The little town is about 17 blocks long fronting the bay. There is Front Street, and then a second street called Back street that both run parallel with the beach front. So you can walk up and down both streets safely and enjoy the shops, restaurants and sights.
The ferry stop near the docked cruise boats. You can take the ferries across the bay to the Town
St. Thomas, Virgin Islands, 8 am to 4 pm
We decided to tour St. Thomas on our own. The cruise ships dock in gaggles at St. Thomas, which is one of the more popular cruise stops because it’s American territory and your cell phones will work fine. You’re not in a foreign country.
We exited through the herd like crowds through the Island processing center called Havensight to a market place with about 50 retail souvenir shops. There is a cluster of permanent pre-fab long buildings with dozens of stores in each. It’s the entrance way through St. Thomas Harbor.
Many are jewelry shops because for some reason, the cruise industry has conditioned tourists into believing, falsely, that you can buy great jewelry during your cruise. It’s not true. The jewelry you buy will be dressed up to look quality but they are low-grade. Most of the retail shops sell diamonds, perfume and watches.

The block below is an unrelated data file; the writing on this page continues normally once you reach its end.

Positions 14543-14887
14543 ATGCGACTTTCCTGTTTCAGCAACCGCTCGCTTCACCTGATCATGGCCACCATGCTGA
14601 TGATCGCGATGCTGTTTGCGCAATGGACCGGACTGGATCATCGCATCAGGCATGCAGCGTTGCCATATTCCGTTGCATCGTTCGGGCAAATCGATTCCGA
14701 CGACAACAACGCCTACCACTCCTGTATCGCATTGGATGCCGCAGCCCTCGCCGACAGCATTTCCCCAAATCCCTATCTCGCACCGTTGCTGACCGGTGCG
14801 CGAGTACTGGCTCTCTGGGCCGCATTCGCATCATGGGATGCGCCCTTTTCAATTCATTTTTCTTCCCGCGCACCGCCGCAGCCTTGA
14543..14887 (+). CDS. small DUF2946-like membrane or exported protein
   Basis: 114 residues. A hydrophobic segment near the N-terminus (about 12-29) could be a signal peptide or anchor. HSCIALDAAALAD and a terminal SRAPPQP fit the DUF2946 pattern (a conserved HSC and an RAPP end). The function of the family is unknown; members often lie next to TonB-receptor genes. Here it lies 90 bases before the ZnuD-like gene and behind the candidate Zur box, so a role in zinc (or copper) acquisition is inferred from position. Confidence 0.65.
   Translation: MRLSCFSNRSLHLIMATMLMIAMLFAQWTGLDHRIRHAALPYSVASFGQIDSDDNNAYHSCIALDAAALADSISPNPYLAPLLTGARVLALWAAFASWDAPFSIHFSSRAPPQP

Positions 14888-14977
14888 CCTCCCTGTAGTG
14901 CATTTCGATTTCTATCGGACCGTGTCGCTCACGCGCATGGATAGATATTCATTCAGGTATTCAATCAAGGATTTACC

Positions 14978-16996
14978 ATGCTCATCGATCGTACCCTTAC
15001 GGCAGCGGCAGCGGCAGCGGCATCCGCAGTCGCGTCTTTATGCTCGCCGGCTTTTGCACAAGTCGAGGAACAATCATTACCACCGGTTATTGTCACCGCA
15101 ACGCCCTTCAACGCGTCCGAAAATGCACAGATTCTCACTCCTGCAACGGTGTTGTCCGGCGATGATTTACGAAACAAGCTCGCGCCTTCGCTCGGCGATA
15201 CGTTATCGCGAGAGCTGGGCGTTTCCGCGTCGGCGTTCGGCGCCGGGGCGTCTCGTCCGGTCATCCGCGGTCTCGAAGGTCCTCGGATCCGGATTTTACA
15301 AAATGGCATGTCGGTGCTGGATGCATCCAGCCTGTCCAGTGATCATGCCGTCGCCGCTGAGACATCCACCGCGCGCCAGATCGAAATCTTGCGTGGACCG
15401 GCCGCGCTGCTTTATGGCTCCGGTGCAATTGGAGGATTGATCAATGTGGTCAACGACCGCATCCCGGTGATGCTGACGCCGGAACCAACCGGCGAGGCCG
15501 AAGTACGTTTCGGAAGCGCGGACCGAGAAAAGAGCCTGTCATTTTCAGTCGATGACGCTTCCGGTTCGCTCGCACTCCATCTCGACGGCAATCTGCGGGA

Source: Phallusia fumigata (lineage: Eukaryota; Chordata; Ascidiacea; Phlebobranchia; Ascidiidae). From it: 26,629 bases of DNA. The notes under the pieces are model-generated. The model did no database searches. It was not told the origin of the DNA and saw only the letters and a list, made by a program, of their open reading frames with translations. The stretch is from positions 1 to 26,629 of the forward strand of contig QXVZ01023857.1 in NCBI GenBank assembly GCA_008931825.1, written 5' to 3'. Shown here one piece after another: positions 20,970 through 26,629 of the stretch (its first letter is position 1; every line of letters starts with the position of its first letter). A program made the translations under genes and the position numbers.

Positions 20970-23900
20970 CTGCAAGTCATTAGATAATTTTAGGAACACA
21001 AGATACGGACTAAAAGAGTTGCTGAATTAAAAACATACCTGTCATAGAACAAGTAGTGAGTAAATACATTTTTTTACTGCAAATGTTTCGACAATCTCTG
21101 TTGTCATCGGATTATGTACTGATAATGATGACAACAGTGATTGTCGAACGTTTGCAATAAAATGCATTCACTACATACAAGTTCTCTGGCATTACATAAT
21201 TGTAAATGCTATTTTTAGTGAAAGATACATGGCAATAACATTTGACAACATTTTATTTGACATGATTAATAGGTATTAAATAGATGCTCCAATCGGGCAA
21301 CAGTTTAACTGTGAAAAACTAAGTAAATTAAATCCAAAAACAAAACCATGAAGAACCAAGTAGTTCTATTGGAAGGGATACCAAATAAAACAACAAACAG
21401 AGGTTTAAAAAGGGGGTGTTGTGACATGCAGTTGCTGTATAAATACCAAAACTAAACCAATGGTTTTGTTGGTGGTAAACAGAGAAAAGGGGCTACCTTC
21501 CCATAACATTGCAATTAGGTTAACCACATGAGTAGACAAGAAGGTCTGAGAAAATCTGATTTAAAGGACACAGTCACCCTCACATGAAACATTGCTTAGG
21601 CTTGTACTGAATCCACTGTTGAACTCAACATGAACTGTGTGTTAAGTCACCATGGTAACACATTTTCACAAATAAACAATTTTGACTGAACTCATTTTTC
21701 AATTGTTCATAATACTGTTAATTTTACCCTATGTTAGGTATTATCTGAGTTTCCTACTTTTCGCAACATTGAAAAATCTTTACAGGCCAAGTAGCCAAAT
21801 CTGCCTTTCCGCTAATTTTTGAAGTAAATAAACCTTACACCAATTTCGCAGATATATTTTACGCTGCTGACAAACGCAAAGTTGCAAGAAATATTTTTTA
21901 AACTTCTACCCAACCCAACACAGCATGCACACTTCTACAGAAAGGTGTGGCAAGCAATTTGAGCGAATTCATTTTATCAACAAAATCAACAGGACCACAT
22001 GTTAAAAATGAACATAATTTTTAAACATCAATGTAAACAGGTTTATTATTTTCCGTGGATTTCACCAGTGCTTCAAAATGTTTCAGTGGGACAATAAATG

We had considered one of the many beach excursions and trips that the Norwegian Cruise Line offers on the Epic, but they were so expensive and they were crowded. Long lines make the whole experience horrible. The idea of being sardined at a beach and rushed from one place to another is discouraging.
So, we decided to go it on our own and I am glad we did because we did so much more and cheaper.
As we walked around the souvenir shops, we saw many “Buggy Wagon” truck and the driver was hawking rides. We paid him $8 per adult to go to Magen’s Bay, the crowded but nice public beach on the other side of the island. The cruise port and Magen’s Bay are located in the middle of the Island on opposite sides, but it is a narrow “neck” and a short trip. The Island itself is huge.
We joined 6 other people who didn’t book anything, and he took as to the public beach on the Island. The trip took about 30 minutes and it wound through the mountainous area around St. Thomas. It costs each person $4 to enter the beach area, and then you can rent a chaise lounge for $16 and then find an open spot on the sand. Most people crowd near the entrance area but the beach bay winds around about two or three blocks.
The water in the bay is beautiful and calm, some waves It was very enjoyable, surrounded by mountains with homes and gardens. We stayed there about 3 hours and also enjoyed some food from the many little restaurants nearby.